the action of the sun's rays on vast expanses of land, and unmodified by any alleviating breaths of wind wafted from temperate ocean currents, the climate of Manchuria is one of extremes, ranging in the northern districts from 40° to 45° below zero Fahrenheit in winter to 90° F. in the summer, and in the southern part from 15° to 20° below zero F. in winter to 95° to 100° F. in the summer. Yet the cold is dry and clear, and the summer heat not oppressive. The rainfall is plentiful but not too abundant. In the winter the country is covered deep in snow, and in the summer rain falls in sufficient quantity to mature the crops. I will not delay here to point out the effects of such a climate upon the physique and temperament of the inhabitants, or upon the natural productions of the soil, but I will pass on to rapidly delineate the leading features in the configuration of the country.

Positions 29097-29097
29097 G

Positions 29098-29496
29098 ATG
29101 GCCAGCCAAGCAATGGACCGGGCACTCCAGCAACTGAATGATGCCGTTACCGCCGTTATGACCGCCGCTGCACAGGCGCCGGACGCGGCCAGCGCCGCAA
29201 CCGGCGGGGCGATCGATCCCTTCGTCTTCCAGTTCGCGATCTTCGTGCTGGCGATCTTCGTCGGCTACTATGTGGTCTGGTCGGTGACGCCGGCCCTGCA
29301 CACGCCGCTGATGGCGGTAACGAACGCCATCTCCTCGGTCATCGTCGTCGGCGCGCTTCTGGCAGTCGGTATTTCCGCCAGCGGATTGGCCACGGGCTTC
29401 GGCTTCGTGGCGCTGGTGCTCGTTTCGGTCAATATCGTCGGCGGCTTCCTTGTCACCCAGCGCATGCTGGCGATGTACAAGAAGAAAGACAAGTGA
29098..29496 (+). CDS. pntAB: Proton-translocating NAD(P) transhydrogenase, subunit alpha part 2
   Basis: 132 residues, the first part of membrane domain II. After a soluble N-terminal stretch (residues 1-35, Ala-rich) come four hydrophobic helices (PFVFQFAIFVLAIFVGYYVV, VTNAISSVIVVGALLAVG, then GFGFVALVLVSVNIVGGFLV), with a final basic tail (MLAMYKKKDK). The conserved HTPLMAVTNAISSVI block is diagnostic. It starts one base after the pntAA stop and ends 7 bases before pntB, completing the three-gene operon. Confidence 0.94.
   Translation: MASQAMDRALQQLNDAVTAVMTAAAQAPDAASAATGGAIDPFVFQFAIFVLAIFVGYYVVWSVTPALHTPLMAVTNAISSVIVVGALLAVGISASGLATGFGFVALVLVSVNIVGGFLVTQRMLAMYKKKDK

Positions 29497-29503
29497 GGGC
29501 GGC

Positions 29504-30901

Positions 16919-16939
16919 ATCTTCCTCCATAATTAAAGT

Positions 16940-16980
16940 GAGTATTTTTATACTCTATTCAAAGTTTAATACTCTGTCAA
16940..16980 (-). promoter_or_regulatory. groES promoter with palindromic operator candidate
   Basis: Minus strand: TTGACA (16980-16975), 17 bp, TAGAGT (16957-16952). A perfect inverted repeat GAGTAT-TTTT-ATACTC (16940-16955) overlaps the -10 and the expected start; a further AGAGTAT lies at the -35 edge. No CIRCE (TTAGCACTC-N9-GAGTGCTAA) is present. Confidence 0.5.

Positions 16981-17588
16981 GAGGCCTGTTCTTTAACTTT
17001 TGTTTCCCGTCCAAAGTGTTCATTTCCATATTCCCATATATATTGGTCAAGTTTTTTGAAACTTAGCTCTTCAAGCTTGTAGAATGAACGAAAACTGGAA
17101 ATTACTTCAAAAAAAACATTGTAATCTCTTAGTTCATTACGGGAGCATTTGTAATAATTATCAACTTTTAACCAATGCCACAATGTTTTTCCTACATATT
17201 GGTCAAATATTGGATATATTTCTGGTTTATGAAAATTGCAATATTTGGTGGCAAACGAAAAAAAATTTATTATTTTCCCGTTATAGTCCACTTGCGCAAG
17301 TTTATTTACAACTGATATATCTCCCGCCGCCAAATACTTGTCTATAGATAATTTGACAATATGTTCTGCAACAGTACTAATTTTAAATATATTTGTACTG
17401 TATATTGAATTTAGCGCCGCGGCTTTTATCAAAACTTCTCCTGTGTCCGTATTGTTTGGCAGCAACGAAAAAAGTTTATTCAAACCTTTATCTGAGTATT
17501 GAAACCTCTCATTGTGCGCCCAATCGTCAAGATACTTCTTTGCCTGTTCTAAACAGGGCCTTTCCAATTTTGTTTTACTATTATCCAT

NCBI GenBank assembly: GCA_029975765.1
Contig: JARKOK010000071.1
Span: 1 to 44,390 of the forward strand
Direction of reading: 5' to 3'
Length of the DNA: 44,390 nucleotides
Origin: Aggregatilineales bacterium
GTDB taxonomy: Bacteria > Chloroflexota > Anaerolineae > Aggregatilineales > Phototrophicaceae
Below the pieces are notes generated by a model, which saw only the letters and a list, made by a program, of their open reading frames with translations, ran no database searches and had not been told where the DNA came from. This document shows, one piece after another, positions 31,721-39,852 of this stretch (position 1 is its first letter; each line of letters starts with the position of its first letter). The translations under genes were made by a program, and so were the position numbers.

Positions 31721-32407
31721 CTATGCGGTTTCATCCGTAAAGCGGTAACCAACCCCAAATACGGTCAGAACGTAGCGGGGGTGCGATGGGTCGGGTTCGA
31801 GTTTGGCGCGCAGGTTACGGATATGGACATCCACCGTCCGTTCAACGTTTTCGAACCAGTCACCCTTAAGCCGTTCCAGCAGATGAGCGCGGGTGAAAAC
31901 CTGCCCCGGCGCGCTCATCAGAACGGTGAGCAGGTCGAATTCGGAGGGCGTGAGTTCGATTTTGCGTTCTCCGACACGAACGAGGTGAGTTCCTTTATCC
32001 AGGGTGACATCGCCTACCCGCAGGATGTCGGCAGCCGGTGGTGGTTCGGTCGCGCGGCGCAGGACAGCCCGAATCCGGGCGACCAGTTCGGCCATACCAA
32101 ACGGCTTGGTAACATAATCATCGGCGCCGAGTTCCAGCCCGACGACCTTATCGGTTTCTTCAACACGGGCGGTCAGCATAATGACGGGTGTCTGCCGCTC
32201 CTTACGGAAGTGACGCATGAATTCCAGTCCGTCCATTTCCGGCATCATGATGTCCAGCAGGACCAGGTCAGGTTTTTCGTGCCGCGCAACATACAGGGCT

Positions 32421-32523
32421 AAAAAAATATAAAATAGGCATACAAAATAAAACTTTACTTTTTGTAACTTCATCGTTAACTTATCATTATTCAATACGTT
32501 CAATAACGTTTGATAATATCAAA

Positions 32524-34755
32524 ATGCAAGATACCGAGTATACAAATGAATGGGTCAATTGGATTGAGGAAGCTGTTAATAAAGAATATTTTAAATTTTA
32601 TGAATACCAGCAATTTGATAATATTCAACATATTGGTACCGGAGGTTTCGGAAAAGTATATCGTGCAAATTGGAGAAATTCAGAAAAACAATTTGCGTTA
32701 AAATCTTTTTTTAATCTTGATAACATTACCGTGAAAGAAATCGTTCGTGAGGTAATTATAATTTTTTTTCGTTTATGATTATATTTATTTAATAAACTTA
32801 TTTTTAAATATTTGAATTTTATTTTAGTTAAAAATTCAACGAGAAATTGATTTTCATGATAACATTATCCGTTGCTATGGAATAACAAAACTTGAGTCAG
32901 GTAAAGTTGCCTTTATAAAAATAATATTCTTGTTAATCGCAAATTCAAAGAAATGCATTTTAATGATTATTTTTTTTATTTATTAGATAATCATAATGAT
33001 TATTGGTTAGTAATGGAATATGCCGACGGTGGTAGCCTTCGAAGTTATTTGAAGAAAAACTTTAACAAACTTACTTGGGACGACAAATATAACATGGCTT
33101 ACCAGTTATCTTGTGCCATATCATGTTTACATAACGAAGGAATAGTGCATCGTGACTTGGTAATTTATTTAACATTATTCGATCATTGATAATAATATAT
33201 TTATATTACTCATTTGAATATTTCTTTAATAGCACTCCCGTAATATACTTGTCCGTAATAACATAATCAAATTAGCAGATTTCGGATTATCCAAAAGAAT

And first I would draw attention to the favourable juxtaposition of land and water. The Russians have already in 1860 lopped off that part of Manchuria which had a coast line on the north, and the ports of Vladivostock and Possiet Bay legitimately belong to Manchuria. But besides this Manchuria still possesses a coast line on the south not less than 600 miles in length, and including ports such as Newchwang, Port Arthur, and Ta-lien-hoang Bay, of which the two latter are open all the year round. And the country is still further favoured by possessing large navigable rivers running far into the heart of the land, as well as along its northern boundary. The greater part is hilly, and in one case these hills reach the height of 8,000 feet above sea-level; but for the most part they do not attain a greater altitude than 3,000 or 4,000 feet, and in the south and central portion there are vast fertile plains. The fertility of the soil in every part can, indeed, scarcely be equalled in any other part of the world.